Things I’ve Learned This Week (June 1 – June 5, 2015)

How to get an nsIGlobalObject* from a JSContext*

I’m working on a patch for bug 1116188 to make gathering profiles from subprocesses asynchronous. In order to do that, I’m exposing a new method on nsIProfiler called getProfileDataAsync that is returning a DOM Promise. What’s interesting about this is that I’m returning a DOM Promise from C++! 1

In order to construct a DOM Promise in C++, I need to hand it something that implements nsIGlobalObject. I suspect that this helps the Promise determine which memory region that it belongs to.

My new method gets a JSContext* because I’ve got the [implicit_jscontext] bit about the method definition in the nsIProfiler.idl file… so how do I go about turning that into an nsIGlobalObject?

Here’s the maneuver:

// Where aCX is your JSContext*:
nsIGlobalObject* go = xpc::NativeGlobal(JS::CurrentGlobalOrNull(aCx));

That will, as the name suggests, return either an nsIGlobalObject*, or a nullptr.

Resolving a DOM Promise from C++ with a JS Object

For my patch for bug 1116188, it’s all well and good to create a DOM Promise, but you have to resolve or reject that Promise for it to have any real value.

In my case, I wanted to take a string, parse it into a JS Object, and resolve with that.

Resolving or rejecting a DOM Promise in Javascript is pretty straight-forward – you’re given back resolve / reject function, and you just need to call those with your results and you’re done.

In C++, things get a little hairier. As I discovered in my most recent episode of The Joy of Coding, conditions need to be right in order for this to work out.

Here’s what I ended up doing (I’ve simplified the method somewhat to remove noise):

  AutoJSAPI jsapi;
  JSContext* cx =;
  JSAutoCompartment ac(cx, mPromise->GlobalJSObject());

  // Now parse the JSON so that we resolve with a JS Object.
  JS::RootedValue val(cx);
    UniquePtr<char[]> buf = mWriter.WriteFunc()->CopyData();
    NS_ConvertUTF8toUTF16 js_string(nsDependentCString(buf.get()));
    MOZ_ALWAYS_TRUE(JS_ParseJSON(cx, static_cast<const char16_t*>(js_string.get()),
                                 js_string.Length(), &val));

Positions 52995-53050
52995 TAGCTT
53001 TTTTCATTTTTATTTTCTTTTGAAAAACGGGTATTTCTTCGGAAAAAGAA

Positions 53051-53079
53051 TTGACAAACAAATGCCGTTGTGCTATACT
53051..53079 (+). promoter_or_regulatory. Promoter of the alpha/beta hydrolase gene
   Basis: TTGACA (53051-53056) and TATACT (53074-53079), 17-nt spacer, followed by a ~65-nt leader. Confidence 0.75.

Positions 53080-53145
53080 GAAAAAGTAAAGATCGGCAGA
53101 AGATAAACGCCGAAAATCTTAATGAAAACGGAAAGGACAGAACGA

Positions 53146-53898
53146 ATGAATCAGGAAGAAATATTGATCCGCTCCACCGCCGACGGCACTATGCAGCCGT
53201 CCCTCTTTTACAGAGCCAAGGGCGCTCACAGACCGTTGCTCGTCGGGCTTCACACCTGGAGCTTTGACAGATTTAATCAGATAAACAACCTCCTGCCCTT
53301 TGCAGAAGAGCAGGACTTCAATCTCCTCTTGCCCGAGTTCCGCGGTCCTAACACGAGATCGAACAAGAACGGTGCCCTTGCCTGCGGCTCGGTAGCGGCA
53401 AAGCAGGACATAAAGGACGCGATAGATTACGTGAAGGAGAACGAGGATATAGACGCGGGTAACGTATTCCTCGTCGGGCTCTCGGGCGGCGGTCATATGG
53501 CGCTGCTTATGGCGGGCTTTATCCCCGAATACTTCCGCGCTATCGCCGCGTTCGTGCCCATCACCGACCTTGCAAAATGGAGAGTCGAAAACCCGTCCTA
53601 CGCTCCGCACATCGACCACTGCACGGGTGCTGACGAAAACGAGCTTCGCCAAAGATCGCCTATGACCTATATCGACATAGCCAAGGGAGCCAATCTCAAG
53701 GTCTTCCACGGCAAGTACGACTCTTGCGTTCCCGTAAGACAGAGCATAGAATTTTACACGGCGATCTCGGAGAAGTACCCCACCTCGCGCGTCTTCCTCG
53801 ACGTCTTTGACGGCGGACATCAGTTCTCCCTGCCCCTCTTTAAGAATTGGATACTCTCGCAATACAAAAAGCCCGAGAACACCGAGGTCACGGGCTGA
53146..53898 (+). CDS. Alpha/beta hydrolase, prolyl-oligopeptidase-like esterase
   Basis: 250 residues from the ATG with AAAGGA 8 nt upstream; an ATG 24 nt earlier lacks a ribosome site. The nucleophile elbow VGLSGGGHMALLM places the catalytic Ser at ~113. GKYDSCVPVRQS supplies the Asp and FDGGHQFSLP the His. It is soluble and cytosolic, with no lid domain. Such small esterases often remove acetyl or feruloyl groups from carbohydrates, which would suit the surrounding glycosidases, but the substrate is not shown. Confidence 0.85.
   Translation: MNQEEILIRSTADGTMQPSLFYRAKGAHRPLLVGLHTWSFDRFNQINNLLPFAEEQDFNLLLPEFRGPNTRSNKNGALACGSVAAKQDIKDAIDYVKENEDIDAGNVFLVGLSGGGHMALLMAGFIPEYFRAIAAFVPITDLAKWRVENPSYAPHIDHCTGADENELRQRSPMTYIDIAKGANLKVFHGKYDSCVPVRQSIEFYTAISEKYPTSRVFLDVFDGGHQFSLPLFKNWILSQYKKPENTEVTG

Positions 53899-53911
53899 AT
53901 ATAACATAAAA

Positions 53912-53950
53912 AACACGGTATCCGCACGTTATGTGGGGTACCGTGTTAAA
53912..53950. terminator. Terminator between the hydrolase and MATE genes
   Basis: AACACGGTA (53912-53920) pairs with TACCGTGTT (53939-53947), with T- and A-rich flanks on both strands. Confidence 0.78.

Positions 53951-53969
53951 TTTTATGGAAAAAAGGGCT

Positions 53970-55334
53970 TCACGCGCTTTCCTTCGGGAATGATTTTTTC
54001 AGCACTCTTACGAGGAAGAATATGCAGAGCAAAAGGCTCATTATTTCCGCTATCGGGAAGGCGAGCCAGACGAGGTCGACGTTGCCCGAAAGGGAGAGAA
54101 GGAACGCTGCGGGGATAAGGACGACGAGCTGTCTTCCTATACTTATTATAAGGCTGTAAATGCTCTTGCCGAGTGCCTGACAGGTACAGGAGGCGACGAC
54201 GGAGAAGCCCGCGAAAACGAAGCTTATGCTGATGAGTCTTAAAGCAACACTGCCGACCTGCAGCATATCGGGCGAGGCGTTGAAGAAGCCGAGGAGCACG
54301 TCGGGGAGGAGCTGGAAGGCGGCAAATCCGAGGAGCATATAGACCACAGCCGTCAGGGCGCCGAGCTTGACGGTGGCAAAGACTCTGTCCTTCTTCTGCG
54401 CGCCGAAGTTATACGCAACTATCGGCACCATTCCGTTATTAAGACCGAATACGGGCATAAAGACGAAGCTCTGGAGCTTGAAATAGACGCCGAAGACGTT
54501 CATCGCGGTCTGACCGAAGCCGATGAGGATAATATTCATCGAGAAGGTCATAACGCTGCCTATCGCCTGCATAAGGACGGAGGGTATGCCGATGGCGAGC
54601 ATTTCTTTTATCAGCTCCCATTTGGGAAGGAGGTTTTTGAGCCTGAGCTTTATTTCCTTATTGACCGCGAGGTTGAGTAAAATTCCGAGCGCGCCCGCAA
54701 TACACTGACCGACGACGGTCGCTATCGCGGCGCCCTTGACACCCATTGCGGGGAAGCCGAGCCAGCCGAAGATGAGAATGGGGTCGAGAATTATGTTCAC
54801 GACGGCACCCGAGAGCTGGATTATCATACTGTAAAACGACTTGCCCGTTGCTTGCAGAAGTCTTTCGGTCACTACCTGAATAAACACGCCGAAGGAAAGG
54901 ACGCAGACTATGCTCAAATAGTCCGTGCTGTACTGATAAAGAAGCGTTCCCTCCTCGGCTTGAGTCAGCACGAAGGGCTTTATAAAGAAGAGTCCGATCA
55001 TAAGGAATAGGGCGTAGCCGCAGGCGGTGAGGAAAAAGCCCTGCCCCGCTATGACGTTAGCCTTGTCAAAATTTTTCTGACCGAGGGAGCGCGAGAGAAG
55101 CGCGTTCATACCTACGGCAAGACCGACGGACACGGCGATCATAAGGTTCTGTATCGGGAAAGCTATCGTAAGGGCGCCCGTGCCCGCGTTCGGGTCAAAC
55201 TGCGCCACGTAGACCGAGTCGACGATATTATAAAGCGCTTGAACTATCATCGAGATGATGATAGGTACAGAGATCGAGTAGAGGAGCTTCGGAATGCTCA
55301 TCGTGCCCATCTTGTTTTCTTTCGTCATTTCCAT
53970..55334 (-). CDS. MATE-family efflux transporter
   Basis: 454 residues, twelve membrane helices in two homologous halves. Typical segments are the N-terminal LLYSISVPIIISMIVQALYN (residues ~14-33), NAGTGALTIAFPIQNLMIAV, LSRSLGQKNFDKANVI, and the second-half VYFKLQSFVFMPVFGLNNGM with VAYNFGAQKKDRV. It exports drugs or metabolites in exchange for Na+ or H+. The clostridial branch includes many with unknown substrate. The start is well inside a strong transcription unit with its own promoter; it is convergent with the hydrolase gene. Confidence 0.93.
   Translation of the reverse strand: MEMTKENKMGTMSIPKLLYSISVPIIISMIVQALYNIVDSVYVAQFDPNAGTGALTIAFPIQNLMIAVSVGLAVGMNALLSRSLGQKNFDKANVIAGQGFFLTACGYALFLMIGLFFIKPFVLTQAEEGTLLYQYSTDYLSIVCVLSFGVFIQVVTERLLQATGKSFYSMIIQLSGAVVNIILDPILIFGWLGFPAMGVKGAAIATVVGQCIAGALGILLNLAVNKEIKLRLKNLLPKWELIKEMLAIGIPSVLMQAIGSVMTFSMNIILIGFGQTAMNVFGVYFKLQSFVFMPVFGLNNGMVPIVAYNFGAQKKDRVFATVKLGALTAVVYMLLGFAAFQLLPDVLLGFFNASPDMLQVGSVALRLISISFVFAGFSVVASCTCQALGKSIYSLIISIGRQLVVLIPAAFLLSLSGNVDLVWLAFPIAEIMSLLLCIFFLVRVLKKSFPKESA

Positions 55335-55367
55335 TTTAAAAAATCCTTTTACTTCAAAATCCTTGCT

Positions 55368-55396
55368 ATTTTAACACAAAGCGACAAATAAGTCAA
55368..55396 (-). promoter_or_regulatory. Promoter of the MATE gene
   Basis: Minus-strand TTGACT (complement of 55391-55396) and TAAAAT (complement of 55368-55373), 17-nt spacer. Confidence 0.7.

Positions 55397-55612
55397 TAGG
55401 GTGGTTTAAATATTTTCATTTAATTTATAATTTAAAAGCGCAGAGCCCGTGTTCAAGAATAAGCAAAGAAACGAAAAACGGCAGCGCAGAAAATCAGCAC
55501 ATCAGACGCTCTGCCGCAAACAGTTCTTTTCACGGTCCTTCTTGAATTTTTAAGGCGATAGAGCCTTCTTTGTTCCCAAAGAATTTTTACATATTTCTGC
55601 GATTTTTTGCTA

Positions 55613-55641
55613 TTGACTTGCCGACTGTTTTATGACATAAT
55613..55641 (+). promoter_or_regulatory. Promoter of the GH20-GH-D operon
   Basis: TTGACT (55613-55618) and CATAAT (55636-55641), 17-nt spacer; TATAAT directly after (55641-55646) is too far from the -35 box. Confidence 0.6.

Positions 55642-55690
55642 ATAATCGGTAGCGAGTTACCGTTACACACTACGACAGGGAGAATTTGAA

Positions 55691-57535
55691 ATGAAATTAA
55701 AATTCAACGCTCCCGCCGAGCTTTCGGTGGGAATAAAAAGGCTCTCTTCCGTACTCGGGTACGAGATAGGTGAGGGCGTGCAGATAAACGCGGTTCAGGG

The key parts here are getting the AutoJSAPI on the stack, initting it, gettings its JSContext, and then putting the JSAutoCompartment on the stack. Note that I had to pass not only the JSContext, but the global JS Object for the Promise as well – I suspect that’s, again, to ensure that the right compartment is being entered. Otherwise, I start failing assertions like crazy.

Note that the code above is by no means perfect – I’m missing error handling functions for when the JSON parsing goes wrong. In that case, I should probably reject the Promise instead. bz pointed me to a good example of that going on here in Fetch.cpp:

      if (!JS_ParseJSON(cx, decoded.get(), decoded.Length(), &json)) {
        if (!JS_IsExceptionPending(cx)) {

        JS::Rooted<JS::Value> exn(cx);
        DebugOnly<bool> gotException = JS_GetPendingException(cx, &exn);

        localPromise->MaybeReject(cx, exn);

      localPromise->MaybeResolve(cx, json);

I’ll probably end up doing something similar in the next iteration of my patch.

  1. I learned how to do that a few weeks back

3 thoughts on “Things I’ve Learned This Week (June 1 – June 5, 2015)

  1. bholley

    You should pass your global object directly to jsapi.Init(), and treat it fallibly:

    if (!jsapi.Init(myglobal)) {
    return false;

    // No need for a JSAutoCompartment here.

    You should also not add new usages of JS_GetPendingException/JS_SetPendingException/JS_ReportPendingException. Use the API on AutoJSAPI instead.

  2. Neil Rashbrook

    NS_ConvertUTF8toUTF16 accepts a const char* parameter, although the explicit dependent string doesn’t hurt.

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